The Town that Dreaded Sundown (1976) is based on a series of real murderers by a man dubbed the Phantom Killer who went on a rampage in the town of Texarkana (a city shared by Texas and Arkansas, hence the name) in 1946. The killer was never caught, though there are varying theories about who was behind the murders. So you can definitely see why this would have fascinated director Charles B. Pierce. There’s something about the mysterious killer with vague motivations that makes for great horror. It gives the legend an almost demonic strength. It places it in the realm of mythology. Which begs the question: was there really any motivation at all? Violence is sometimes the most frightening when it’s an end in itself.
Pierce was often fascinated by real-life mysteries, basing several of his movies on them. His debut film, The Legend of Boggy Creek, released to drive-ins as a double feature with Last House on the Left in 1972, examined the legends of a bigfoot-like creature in Fouke, Arkansas, near Texarkana. A faux-documentary, it features narration by Vern Stierman, who also provided narration for The Town that Dreaded Sundown. Unlike Boggy Creek, however, Sundown doesn’t pretend to be a documentary, so the narration feels quite out of place. Actually, a lot seems out of place in this movie.
While the performances in Sundown are better than the (mostly) complete amateurs Pierce used in Boggy Creek, they’re still not incredible, though it’s all serviceable enough for low-budget horror. It reminded me at times of watching an extended episode of “Unsolved Mysteries.” God, who could forget those wonderfully terrible re-enactments? The spooky voice-over certainly lends credence to this comparison. Which actually makes me wonder if perhaps The Town that Dreaded Sundown was a direct influence on the show. Probably not, but it’s fun to think about these things. Actually, there is one standout actor: Ben Johnson (The Last Picture Show and a ton of Westerns). He plays the cantankerous J.D. Morales, nicknamed the Lone Wolf, based on an actual Texas Ranger who worked on the case and actually killed a dozen people. Also notable is an appearance by Dawn Wells, famous for playing Mary Ann on “Gilligan’s Island.”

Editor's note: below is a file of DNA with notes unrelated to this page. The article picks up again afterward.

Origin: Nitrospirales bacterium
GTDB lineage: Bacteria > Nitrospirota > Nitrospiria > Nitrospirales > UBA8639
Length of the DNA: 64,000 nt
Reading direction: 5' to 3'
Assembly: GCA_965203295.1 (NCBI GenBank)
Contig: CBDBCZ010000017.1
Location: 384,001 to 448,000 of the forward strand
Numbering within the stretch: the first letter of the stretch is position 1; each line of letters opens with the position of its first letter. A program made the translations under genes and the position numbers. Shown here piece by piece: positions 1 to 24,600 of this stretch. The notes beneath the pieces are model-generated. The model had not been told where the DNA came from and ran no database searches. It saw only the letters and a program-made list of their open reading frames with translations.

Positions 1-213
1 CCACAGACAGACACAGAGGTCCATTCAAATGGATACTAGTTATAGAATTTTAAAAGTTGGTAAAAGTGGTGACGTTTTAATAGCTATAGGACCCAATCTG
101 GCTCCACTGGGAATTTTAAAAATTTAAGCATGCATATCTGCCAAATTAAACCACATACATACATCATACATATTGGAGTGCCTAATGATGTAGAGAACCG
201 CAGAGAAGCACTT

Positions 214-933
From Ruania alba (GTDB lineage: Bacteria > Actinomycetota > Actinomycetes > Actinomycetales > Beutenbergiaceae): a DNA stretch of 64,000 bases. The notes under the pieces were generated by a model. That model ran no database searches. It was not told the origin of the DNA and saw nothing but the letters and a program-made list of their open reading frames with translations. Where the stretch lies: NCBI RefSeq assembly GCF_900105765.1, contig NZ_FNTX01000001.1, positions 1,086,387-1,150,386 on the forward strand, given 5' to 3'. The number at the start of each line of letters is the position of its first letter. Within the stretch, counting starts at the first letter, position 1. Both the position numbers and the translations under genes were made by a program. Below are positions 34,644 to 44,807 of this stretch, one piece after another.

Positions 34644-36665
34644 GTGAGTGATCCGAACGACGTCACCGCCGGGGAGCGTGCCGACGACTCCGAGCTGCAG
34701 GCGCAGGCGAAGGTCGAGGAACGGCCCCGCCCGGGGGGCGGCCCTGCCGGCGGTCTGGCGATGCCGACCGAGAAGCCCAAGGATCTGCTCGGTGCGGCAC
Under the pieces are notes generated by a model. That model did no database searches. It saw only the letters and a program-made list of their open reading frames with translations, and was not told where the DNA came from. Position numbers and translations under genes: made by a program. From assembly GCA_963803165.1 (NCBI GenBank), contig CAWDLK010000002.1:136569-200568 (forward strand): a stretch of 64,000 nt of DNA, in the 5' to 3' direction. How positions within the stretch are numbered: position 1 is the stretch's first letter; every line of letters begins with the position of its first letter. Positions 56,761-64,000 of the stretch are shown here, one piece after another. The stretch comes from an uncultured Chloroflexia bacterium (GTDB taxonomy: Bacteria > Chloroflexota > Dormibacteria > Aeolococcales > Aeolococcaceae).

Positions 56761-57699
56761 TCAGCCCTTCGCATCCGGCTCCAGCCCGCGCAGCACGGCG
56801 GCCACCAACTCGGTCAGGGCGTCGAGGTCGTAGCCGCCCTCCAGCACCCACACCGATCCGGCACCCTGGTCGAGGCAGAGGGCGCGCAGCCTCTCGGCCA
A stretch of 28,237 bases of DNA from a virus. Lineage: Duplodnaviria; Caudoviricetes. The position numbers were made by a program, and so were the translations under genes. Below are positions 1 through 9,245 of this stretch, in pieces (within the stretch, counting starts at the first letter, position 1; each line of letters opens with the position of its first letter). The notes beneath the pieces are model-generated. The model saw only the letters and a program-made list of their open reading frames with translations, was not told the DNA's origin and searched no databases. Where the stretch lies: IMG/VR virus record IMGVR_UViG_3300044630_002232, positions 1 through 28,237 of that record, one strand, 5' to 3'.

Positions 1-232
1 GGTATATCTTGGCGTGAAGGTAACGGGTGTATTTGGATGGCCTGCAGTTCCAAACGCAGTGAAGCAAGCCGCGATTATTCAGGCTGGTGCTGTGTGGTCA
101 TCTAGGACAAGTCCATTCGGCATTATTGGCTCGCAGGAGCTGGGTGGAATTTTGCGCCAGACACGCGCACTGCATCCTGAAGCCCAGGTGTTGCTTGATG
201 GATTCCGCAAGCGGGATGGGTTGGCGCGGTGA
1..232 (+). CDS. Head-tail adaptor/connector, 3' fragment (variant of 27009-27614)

Except for the last killing, the murders all take place at a local “lovers lane.” As you might expect, the attacks are the most affecting parts of the film. There’s something so jarring about young and more-or-less innocent necking interrupted by over-the-top violence from a man with a goddamn potato sack over his head, especially during such a nostalgia-laden period like the the end of World War II. Though he never sexually assaults any of his victims, there is definitely a sexual component to his murders. He only attacks couples. Why? We never find out, and it’s just as well, I suppose.
The concept is quite good, but The Town that Dreaded Sundown is often marred by stretches of goofy comedy that are interspersed throughout the film. Pierce himself plays the patrolman A.C. Benson, who exists solely as good ol’ boy comic relief. The humor certainly undercuts the fright, but, I have to admit, it makes the movie seem more surreal as a whole, which makes it even more fascinating for a B-movie weirdo like myself. There are times where the film has the potential to be a really dark grindhouse kind of flick, especially when the killer is just murdering people in the middle of nowhere and there’s no music or dialogue accompanying the violence. This doesn’t happen often, though. The music comes back soon enough, killing the mood, so to speak. Because of this, the movie undercuts its own potential for real terror. And I think the subject deserved a more serious treatment. Real people died, after all, and 1976 was only thirty years removed from the actual incidents. It would have been the respectful thing to do. If not, well, just fictionalize things a little more, like The Texas Chain Saw Massacre, which was kinda-sorta, but not really based on the Ed Gein murders.